Toro, South End, Boston Revisited

In Barcelona, Tapacs 24 and La Taverne del Clinic had some of the best tapas we have ever had. In Boston, we believe Toro does tapas very well.

Our first visit to Toro was for brunch because we wanted to avoid the wait time (BMH review of Toro). Since then, we decided to return on a weeknight evening for dinner. Toro does not take reservations on a normal basis, except for special ticket-based events and during Restaurant Week.

 We arrived at Toro at the perfect time, the liminal period between lunch and dinner service.  The bar area has a nice vantage point into the kitchen and while we had a drink at the bar, we enjoyed the smells from the kitchen. The bull’s head, large mirror and colorful chalkboard adds flair to the restaurant.

Ken Oringer and Jamie Bissonnette’s restaurant has a great selection of Spanish wines and cocktails.

We made our own makeshift Tinto De Verano ($8.00) by enjoying the Cal Blanca Tinto del Toro, a structured red with balanced tannins and fruit with a splash of lemon-lime soda.

As the sun set and the restaurant grew dark, tea lights were lit. I love Toro’s clandestine and cozy environment. The seating design places you in intimate proximity of your dining companions. Patrons sits shoulder to shoulder, however if Puritanical, New England roots come in to play, the tight squeeze and table shuffling maybe uncomfortable.  I think Toro’s design and its ambiance is fantastic.

The menu features pinchos, hot and cold tapas, as well as dishes which require a thirty minute wait time such as the paella. NPR featured a beautifully descriptive and exceptionally informative article on Pintxos: The Flavors of Spain on a Toothpick. The article is well-written, recipes inspiring and the discussion makes me want to return to Barcelona immediately.

As we were waiting for some Spanish olive oil to accompany the bread, we enjoyed the American music piping throughout the restaurant. I wish Toro played more Spanish music, such as Gael Garcia Bernal’s Music Diaries, recently featured on NPR.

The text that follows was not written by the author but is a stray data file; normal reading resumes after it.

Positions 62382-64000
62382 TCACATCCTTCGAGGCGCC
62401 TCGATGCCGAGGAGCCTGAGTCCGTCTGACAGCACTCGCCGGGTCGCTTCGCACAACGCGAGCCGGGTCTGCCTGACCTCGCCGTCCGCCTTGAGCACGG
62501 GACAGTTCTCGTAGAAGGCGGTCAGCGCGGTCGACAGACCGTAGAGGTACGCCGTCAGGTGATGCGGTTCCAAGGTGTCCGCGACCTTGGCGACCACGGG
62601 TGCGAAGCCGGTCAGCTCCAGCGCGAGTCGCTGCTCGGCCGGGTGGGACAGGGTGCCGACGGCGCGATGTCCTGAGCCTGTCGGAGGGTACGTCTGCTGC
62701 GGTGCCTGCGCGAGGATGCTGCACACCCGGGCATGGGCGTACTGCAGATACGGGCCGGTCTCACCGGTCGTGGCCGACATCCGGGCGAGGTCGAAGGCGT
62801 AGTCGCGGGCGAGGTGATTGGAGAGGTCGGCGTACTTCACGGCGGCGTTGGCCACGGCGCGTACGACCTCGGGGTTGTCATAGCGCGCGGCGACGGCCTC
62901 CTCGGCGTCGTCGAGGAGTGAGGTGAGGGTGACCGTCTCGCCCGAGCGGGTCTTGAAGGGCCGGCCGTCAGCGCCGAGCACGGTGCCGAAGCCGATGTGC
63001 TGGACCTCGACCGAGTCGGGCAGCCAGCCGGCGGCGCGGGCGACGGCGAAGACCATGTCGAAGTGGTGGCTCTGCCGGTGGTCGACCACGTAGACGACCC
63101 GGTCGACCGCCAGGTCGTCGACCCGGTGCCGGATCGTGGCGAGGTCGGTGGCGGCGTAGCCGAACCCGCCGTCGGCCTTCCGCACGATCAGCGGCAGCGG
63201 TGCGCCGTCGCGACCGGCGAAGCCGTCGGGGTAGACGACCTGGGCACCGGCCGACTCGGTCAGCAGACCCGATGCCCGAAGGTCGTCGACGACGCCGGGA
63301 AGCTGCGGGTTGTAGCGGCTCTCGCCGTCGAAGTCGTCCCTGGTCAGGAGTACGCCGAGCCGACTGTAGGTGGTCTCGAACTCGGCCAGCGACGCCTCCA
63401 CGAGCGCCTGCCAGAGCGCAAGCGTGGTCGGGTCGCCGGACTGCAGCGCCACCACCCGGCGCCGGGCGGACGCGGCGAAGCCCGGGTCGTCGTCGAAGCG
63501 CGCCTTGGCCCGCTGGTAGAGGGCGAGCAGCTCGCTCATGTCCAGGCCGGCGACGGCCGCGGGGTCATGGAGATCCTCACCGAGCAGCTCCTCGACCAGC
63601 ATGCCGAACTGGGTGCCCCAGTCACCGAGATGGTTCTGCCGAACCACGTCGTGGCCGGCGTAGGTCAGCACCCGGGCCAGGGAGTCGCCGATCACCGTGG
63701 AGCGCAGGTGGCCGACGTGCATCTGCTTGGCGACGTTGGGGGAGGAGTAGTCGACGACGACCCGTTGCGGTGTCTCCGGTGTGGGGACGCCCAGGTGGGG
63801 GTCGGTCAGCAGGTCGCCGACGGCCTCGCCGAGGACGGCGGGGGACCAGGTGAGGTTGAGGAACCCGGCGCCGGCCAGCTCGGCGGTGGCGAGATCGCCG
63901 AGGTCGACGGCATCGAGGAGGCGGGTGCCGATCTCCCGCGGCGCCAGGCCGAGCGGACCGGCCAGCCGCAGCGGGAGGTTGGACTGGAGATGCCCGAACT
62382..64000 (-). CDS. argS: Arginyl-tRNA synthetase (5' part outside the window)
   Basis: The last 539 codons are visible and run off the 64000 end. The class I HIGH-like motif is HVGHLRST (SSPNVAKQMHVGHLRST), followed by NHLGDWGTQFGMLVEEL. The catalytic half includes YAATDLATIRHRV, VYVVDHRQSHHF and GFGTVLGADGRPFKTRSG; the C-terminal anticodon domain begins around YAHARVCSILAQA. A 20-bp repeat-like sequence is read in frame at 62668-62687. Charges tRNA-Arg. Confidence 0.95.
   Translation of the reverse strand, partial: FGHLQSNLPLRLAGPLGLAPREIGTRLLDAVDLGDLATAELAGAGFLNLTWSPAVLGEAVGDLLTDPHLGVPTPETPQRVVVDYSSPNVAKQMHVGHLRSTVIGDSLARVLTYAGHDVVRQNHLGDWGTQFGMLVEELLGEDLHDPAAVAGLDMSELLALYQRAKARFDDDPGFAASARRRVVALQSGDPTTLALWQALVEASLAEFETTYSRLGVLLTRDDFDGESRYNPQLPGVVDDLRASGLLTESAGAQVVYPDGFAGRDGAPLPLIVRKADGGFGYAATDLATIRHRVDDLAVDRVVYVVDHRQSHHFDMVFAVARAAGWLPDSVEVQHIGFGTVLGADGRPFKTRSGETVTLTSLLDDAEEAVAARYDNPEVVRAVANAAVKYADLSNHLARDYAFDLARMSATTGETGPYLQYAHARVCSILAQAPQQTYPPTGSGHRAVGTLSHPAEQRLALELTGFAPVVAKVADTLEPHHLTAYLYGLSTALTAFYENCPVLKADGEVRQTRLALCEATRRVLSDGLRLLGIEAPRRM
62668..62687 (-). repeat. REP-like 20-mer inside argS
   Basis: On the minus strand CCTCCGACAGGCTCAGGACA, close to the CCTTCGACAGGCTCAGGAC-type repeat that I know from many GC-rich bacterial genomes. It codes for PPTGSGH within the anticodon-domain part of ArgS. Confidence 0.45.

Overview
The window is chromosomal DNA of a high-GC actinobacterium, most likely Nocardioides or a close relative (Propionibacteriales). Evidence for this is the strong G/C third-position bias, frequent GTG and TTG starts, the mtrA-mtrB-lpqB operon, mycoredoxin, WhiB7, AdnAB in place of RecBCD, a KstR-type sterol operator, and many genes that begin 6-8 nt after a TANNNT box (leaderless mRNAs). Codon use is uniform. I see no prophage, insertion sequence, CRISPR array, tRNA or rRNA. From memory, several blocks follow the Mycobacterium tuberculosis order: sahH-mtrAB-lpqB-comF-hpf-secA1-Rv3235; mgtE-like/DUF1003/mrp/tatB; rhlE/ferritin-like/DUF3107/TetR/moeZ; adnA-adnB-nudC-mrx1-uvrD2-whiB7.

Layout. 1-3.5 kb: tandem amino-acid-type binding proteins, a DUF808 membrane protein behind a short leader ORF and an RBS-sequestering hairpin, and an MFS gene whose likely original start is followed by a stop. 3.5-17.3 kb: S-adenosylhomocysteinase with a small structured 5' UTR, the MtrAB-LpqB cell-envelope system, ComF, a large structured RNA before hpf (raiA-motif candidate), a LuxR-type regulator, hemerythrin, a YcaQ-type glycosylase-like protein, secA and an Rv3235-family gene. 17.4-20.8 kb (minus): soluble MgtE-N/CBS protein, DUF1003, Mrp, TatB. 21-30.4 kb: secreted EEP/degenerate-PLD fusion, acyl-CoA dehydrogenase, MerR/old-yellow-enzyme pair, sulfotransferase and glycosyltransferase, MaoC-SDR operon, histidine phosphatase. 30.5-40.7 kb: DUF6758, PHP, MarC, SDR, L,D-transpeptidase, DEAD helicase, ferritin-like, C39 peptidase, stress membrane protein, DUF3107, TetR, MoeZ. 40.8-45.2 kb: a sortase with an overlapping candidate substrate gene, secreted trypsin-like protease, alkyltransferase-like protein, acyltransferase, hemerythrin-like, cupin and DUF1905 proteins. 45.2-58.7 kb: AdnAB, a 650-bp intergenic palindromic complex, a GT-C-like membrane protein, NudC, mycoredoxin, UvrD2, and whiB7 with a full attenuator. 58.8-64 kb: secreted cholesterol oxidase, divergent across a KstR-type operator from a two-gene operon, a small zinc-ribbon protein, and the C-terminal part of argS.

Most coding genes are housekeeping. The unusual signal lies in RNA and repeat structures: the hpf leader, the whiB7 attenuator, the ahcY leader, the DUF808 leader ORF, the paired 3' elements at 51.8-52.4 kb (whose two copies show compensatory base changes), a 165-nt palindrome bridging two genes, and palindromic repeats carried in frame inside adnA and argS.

We shared the Pan con Tomate $4, toasted bread with tomato, garlic, Spanish olive oil and sea salt. I loved the fresh flavor of the tomato and garlic spread. The smooth oil and flavor of the salt had a nice contrast. This was one of my favorite items from the meal.

In Barca, the bread was even lighter and airy and the toast was lightly brushed with tomato juice and garlic, not a spread. However, I’ll take Toro’s rendition any day. I knew my dining companion was equally happy because the plate was licked clean.

On our first brunch visit, the Maiz Asado con Alloli y Queso Cotija $8, grilled corn with aioli, lime espelette pepper and aged cheese was a disappointment. The kernals were dry and the corn itself was over dressed in aioli. However, this time it was a hit and I was thrilled. The kernals were plump, juicy, well charred and slathered in the perfect amount of aioli and cheese. The corn was piping hot and with a squeeze of lime juice, I found myself doing a second glance over to make sure I did not miss a single kernal.

The Atun Crudo $12, yellowfin tuna was super fresh and delicate complimented by the with white soy, spicy cucumbers, citrus and avocado. My dining companion commented they needed to grow accustomed to the level of tang from the citrus, but it was a nice dish.

Toro’s Asado de Huesos $10, roasted bone marrow with radish citrus salad and oxtail marmalade was one of the highlights of the meal. The marmalade had a sweetness which was lovely against the velvety and rich marrow. The concentrated marrow flavor on the piece of toast was heaven and the paper thin radish slices and citrus sections cut the creamy flavors well. Brilliance.

After little debate, we ordered some of the best churros I’ve eaten in Boston. The chewy cinnamon and sugar dusted exterior and light interior is the perfect balance. The ridges provide extra texture and the chocolate citrus infused dish was a lovely accompaniment to the churros.

Our Toro meal was a solid one and we really enjoyed ourselves. This is exactly why on late evenings and weekends, the restaurant is always buzzing with patrons. Loyal diners and restaurant followers are even willing to wait for a seats sans reservations. Felicidades Toro.

Toro on Urbanspoon

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